Japanese beetles & aphids (usually being farmed by ants) are pests of okra.

We started saving seed for Burmese Okra in 2010. Certified organic seed is available from Southern Exposure Seed Exchange.

Andover Parsnip

Andover

Andover is usually our choice variety of parsnip, largely because organic seed is (sometimes) available for this variety. (Sourcing organic parsnip seed can be challenging.) We haven’t noticed major quality or yield differences between this variety and a couple others we’ve tried, though we haven’t done side-by-side trials. Perfect parsnips are usually accompanied by a high percentage of small/split/oddly shaped ones, but that just seems to be the reality of growing parsnips in our soil. We think they are delicious enough to be worth the hassle.

We’ve learned the hard way to avoid weeding parsnips in the morning, especially on sunny days. Contact with the leaves, seemingly in conjunction with sun exposure, can cause a skin reaction in the form of blister-like bumps. Based on a small sample size, we’ve concluded that a high percentage of people exposed to parsnip leaves and sun will develop this rash. However, we wonder if the growing conditions matter; we’ve been growing parsnips for years, but had hardly encountered this problem until the severe drought year of 2012.

More on parsnips in the kitchen here.

Organic seed source: Fedco.

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Astro Arugula

Arugula is a cool-season crop grown both in spring & fall at Chert Hollow Farm. Depending on weather conditions (temperature & moisture), soil fertility, and plant age, the flavor ranges from nicely tangy to intensely potent/bitter. The taste buds of the eater also are a factor: Eric loves the strongest flavors that Joanna thinks taste awful if eaten plain.

If you love strong flavors, using arugula is easy. If you’re not a fan of the intense flavor of arugula, the trick is to combine it with appropriate flavors. For salads, mix it with other greens (which is often how we distribute/sell it anyway), perhaps top the salad with a combination of cheese & fruit (apples or raisins, for example), and a strong dressing. Or, saute it; garlic and a dash of good balsamic vinegar really help to balance the flavor, as well.

White Tomesol Tomato

White Tomesol are medium to large slicing tomatoes with a nice, fruity flavor. This is an open-pollinated variety.

Seed source: Baker Creek Heirloom Seeds
(As of 2012, we do not know of a source for certified organic seed.)

Korridor Kohlrabi

Kohlrabi is an odd vegetable: not a root, not a fruit, not a leaf, but an enlarged stem. (The leaves are edible, too.) When grown under good conditions, the flesh is crisp and sweet, somewhat reminiscent of an apple. Peeling the skin is optional, though it is sometimes a bit tough. Delicious eaten as chunks for a snack, grated into slaw, or used in stir fry, to name a few possible preparations.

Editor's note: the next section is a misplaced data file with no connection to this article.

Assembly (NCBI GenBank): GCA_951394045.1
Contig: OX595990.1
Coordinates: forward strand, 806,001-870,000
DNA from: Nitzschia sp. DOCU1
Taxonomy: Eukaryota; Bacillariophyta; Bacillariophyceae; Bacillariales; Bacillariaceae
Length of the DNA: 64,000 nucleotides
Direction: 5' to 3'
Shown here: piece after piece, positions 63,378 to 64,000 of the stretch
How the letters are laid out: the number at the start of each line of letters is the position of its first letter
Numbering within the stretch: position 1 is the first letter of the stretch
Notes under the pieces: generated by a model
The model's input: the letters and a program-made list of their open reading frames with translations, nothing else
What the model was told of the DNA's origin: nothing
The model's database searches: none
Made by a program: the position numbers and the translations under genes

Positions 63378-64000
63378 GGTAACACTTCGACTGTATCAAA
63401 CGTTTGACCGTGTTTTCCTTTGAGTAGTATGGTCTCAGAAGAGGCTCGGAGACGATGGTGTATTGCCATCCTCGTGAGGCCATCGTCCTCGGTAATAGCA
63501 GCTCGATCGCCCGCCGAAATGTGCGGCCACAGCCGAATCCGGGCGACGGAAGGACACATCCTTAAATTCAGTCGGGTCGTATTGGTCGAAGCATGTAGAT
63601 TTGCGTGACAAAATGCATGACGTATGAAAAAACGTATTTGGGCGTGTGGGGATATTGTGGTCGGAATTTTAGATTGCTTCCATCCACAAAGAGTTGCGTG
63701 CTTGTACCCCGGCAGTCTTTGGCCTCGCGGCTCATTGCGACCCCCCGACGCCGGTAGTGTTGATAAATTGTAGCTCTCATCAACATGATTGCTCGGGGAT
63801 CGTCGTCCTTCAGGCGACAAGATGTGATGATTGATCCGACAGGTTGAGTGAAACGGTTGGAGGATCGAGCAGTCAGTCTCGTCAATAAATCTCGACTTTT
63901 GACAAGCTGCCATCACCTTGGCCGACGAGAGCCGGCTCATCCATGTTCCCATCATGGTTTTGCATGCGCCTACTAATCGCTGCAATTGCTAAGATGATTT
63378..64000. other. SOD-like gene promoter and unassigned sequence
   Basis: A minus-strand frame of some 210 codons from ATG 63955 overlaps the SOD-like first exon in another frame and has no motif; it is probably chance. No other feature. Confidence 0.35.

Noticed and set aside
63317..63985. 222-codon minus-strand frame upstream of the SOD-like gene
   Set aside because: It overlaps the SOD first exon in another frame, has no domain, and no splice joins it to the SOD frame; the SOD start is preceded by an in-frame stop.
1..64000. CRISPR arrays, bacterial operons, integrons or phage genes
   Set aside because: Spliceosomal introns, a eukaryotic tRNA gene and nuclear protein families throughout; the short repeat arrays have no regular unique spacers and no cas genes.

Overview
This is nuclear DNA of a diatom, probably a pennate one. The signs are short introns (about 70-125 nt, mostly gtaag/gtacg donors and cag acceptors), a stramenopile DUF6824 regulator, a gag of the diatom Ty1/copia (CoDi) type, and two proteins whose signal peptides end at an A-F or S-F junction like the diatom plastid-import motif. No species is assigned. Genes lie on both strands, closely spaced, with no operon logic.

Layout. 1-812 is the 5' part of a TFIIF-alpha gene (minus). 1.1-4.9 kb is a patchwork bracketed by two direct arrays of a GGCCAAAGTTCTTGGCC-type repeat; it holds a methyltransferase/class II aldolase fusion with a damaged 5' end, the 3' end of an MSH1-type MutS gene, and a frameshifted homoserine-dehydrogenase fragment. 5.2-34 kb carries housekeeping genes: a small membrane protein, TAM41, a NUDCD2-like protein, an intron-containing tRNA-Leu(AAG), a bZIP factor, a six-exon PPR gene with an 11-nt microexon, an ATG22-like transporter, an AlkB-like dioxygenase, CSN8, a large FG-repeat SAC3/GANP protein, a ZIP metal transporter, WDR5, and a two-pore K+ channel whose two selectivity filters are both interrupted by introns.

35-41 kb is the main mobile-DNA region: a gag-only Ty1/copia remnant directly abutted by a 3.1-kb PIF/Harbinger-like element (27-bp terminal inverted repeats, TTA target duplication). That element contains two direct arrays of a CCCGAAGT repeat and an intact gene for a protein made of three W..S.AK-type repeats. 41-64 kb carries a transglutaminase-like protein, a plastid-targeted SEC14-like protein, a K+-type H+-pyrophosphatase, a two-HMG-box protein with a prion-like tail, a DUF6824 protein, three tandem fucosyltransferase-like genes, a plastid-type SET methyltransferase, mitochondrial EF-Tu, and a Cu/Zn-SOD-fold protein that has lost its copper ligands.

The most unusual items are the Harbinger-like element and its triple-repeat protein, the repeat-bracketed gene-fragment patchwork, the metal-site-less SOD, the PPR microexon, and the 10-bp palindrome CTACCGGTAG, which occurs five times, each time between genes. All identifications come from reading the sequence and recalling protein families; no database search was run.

Kohlrabi is a cool-weather crop. We tend to grow them in spring.

We’ve tried a number of open-pollinated varieties of kohlrabi, but we have often had difficulty with poor growth and development of woodiness in the stem, making the result pretty unappetizing. Kohlrabi seems to be a vegetable that benefits greatly from hybrid vigor, which is not surprising given that brassicas are generally outbreeding plants. So, we’ve settled with buying hybrid seed for kohlrabi, and Korridor is one of the varieties with readily available certified organic seed.

Seed is available from High Mowing Organic Seeds and Johnny’s Selected Seeds.

Hakurei Turnip

This is a hybrid turnip that grows quickly to form nice, uniform white roots. The flavor is quite sweet and mild for a turnip, and may appeal even to those who do not consider themselves turnip-lovers (like Joanna). Roots are good both raw and cooked, and the greens are nice cooked. These are great diced and sauteed with other vegetables in dishes like stir fry, fried rice, frittata, and more.

We generally prefer open-pollinated varieties to hybrids, but we finally tried these in 2012 and certainly agree that this variety is a winner.

Organic seed is not available for this variety. Seed is exclusively sold by Johnny’s Selected Seeds.

Jimmy Nardello’s Italian Pepper

Though it may look like a hot pepper, Jimmy Nardello’s Italian Pepper is actually a very sweet, flavorful pepper. The flesh is relatively thin. They’re great raw, cooked, or dried for later use. We quite often eat these straight off the plants in late summer when we’re hungry and need a snack. This is Eric’s favorite sweet pepper.

This is an open-pollinated, heirloom variety that the Slow Food organization has recognized as being exceptional by including it on the Ark of Taste list.

Organic seed source: Southern Exposure Seed Exchange.

Carrot, Danvers 126

A relatively short, pointy variety that does well in heavy soils. Very sweet in cold weather (fall/winter harvests). Spring plantings also have good flavor. Our standard carrot.

Organic seed sources: Southern Exposure Seed Exchange; High Mowing Organic Seeds.